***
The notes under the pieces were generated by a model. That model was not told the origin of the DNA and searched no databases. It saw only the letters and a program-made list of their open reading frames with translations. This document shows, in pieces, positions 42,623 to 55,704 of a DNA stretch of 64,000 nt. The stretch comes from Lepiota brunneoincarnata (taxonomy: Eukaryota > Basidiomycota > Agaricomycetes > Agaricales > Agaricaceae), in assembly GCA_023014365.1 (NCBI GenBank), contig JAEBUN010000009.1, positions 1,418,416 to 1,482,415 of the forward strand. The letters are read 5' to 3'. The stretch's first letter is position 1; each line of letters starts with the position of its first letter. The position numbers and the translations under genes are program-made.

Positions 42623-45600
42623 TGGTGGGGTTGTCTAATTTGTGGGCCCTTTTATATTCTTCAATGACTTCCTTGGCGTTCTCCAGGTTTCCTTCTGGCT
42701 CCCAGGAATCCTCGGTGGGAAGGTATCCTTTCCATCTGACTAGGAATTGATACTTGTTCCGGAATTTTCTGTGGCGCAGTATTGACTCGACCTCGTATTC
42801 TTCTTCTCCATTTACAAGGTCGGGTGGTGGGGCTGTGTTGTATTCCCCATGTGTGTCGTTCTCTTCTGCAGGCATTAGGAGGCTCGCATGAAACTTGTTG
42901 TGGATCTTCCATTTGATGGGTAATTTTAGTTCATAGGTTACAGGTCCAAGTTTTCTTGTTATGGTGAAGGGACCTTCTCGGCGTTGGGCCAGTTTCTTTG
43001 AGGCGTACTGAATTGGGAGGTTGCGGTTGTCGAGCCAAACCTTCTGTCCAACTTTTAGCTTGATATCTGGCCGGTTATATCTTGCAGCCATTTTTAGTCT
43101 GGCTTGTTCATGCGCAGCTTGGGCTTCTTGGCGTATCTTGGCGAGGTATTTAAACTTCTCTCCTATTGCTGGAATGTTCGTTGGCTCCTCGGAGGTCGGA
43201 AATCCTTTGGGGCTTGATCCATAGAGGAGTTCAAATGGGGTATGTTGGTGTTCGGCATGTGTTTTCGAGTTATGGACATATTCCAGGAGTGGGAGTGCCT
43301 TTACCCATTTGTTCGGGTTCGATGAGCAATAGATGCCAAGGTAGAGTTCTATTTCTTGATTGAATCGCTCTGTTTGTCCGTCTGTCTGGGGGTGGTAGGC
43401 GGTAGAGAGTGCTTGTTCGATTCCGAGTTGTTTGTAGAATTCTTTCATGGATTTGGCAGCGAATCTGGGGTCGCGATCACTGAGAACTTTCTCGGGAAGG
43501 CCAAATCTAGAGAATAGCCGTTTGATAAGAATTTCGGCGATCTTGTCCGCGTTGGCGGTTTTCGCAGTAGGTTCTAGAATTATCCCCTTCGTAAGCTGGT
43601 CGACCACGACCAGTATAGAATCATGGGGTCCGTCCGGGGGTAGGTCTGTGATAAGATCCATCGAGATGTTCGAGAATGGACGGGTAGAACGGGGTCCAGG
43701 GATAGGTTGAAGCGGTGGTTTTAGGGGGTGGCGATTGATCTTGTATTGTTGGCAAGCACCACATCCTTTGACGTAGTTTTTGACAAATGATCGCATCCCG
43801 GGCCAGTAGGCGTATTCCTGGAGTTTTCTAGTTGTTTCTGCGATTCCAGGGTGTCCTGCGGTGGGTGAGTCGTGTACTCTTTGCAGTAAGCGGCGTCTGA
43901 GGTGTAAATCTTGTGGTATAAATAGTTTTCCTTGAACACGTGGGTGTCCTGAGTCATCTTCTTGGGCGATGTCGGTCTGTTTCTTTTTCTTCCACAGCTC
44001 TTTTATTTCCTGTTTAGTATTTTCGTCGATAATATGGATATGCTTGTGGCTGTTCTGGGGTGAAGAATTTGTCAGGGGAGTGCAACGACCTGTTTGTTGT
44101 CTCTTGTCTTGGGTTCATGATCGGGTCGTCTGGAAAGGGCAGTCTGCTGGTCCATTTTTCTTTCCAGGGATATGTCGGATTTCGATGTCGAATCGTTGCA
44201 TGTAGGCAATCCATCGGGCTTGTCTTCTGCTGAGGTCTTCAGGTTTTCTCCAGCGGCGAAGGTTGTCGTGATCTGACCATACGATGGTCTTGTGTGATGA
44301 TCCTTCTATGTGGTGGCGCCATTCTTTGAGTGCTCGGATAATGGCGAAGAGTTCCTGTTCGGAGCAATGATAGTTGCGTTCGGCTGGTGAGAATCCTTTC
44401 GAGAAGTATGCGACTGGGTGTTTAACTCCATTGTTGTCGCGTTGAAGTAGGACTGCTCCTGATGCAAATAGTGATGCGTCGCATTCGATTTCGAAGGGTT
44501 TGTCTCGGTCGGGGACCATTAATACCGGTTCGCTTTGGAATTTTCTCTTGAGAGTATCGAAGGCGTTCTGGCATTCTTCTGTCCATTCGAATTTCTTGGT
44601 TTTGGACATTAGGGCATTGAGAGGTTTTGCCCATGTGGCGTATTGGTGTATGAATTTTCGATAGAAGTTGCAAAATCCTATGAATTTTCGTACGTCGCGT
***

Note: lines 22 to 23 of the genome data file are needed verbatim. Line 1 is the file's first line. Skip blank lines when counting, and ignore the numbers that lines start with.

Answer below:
44501 TGTCTCGGTCGGGGACCATTAATACCGGTTCGCTTTGGAATTTTCTCTTGAGAGTATCGAAGGCGTTCTGGCATTCTTCTGTCCATTCGAATTTCTTGGT
44601 TTTGGACATTAGGGCATTGAGAGGTTTTGCCCATGTGGCGTATTGGTGTATGAATTTTCGATAGAAGTTGCAAAATCCTATGAATTTTCGTACGTCGCGT